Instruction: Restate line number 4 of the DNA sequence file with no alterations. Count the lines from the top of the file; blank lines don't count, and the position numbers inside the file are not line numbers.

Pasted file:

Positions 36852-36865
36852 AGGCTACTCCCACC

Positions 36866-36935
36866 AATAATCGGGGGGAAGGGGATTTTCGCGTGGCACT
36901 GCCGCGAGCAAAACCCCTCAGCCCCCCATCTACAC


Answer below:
36866 AATAATCGGGGGGAAGGGGATTTTCGCGTGGCACT